Education became more widely available to the formerly enslaved and to many more white people after the Civil War when formerly enslaved congressmen who were elected during Reconstruction led the charge in the creation of the contemporary funded public education system. States had to include an education clause in their State Constitutions as a requirement for readmission to the Union after the Civil War.
The Brown decision was not a silver bullet. It condemned segregation but didn’t actually provide a remedy. It took subsequent efforts, Brown II, 349 U.S. 294 (1955), and the Elementary and Secondary Education Act of 1965 (ESEA) to secure compliance with federal desegregation orders.
The ESEA gave the federal government leverage in terms of financial sanctions for non-compliant school districts. That leverage–and the role of the federal government in education–remains limited as in the 1970s, the Supreme Court said that there is no explicit or implicit right to public education in San Antonio v. Rodriguez, 411 U.S. 1 (1973).
The concept of CRT appeared in schools as a new phenomenon when it started being discussed in news outlets. Research has since revealed that CRT is an “AstroTurf” issue. Meaning, it looks like a grassroots issue, but it is a top-down strategy coming from a well-funded cluster of people financing action to force a political narrative.
Christopher Rufo from the Manhattan Institute admitted—in fact boasted publicly– that he created the current CRT discussion. He described learning about CRT in footnotes in Robin DiAngelo’s books, and his first reaction was that it was a promising political weapon. He considered the term CRT to be “the perfect villain” in that it could be used by conservatives to describe a progressive racial ideology that they had been having a hard time describing since the late Obama years.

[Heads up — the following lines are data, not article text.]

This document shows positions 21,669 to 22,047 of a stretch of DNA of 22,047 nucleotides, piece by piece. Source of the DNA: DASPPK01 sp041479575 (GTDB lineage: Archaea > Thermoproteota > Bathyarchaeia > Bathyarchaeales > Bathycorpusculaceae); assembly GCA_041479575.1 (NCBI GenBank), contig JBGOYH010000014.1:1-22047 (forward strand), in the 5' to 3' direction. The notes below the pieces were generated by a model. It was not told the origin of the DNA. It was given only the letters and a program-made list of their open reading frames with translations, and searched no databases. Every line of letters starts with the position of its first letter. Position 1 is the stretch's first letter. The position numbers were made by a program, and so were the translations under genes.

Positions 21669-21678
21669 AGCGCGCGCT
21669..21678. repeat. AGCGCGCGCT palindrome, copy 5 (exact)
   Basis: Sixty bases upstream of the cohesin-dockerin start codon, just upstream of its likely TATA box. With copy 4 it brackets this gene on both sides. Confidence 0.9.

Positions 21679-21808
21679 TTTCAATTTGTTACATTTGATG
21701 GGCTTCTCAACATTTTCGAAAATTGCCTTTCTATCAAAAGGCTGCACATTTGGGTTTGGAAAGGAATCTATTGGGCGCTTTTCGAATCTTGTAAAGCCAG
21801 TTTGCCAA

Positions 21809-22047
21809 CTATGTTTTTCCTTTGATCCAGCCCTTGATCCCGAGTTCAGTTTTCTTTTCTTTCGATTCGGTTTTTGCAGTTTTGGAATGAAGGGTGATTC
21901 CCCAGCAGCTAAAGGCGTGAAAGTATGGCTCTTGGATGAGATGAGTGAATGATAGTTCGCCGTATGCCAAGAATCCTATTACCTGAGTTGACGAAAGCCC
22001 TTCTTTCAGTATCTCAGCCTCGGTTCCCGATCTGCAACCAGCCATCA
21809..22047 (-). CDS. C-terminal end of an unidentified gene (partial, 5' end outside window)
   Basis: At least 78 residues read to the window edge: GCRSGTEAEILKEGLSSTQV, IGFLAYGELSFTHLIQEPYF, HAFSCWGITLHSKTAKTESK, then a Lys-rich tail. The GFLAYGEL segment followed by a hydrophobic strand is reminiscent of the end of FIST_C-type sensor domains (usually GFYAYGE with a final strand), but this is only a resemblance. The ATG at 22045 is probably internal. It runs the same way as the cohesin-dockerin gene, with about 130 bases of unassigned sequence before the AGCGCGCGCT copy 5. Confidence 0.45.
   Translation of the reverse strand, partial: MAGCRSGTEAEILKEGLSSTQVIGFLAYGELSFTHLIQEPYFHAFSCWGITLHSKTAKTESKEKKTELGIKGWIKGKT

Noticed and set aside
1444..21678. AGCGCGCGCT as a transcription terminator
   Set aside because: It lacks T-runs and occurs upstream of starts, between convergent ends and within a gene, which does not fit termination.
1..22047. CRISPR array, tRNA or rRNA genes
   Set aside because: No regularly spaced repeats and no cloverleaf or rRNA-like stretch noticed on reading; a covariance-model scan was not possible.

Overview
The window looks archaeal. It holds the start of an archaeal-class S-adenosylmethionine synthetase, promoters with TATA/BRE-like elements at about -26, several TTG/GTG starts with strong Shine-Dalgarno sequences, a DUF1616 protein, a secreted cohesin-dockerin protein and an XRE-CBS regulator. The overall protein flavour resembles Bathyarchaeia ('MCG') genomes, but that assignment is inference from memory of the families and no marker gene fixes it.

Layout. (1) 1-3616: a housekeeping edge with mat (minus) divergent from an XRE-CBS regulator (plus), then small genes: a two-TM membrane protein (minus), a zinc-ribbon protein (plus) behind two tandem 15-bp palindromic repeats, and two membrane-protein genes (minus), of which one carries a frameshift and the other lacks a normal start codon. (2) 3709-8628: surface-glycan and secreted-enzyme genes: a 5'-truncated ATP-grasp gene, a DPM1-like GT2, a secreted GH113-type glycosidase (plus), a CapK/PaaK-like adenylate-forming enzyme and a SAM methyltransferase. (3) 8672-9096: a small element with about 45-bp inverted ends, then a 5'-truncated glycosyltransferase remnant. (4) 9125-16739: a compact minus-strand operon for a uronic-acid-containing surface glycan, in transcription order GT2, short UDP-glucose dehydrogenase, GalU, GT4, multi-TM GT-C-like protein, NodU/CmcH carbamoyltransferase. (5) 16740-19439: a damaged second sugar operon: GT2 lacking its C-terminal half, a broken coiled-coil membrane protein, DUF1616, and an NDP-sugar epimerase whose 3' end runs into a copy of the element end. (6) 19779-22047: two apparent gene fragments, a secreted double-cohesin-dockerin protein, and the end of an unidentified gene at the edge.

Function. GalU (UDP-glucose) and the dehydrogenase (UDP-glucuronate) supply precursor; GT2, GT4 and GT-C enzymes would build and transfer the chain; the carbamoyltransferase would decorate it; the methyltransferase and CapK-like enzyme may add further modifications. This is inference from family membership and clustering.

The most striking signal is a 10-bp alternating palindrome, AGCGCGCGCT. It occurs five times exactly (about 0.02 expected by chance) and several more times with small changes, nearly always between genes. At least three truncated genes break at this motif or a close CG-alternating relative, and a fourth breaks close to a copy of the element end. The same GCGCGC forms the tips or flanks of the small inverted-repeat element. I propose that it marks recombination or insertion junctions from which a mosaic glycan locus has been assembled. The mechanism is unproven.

Following Rufo’s appearance on Fox News, he was invited to brief former President Trump who issued an Executive Order banning government funding for any training that included “stereotyping or scapegoating.” But, the Executive Order was invalidated by a federal court under the First Amendment because it restricted speech.
Despite that legal setback, as of January 2021, 41 states have introduced bills or taken steps to restrict the teaching of CRT by limiting how teachers can discuss racism or sexism. Most states used the language in the invalidated Executive Order for their bills. There is a provision in a South Carolina bill that will withdraw state funds from schools that teach CRT.
Impact on Schools
Classroom teachers seem to be left out of the CRT discussions, even though they are living through it. CRT is not taught in K-12, but historic and systemic racism is taught because it is essential to history and literature curriculums.
Schools were starting to make progress away from the racist policies and practices of white-washed history and literature, but the cycle is repeating itself. Whenever you make progress, there is a backlash. There may be an interest in crippling public education so parents can get vouchers and move back to what seems to be a segregated school system.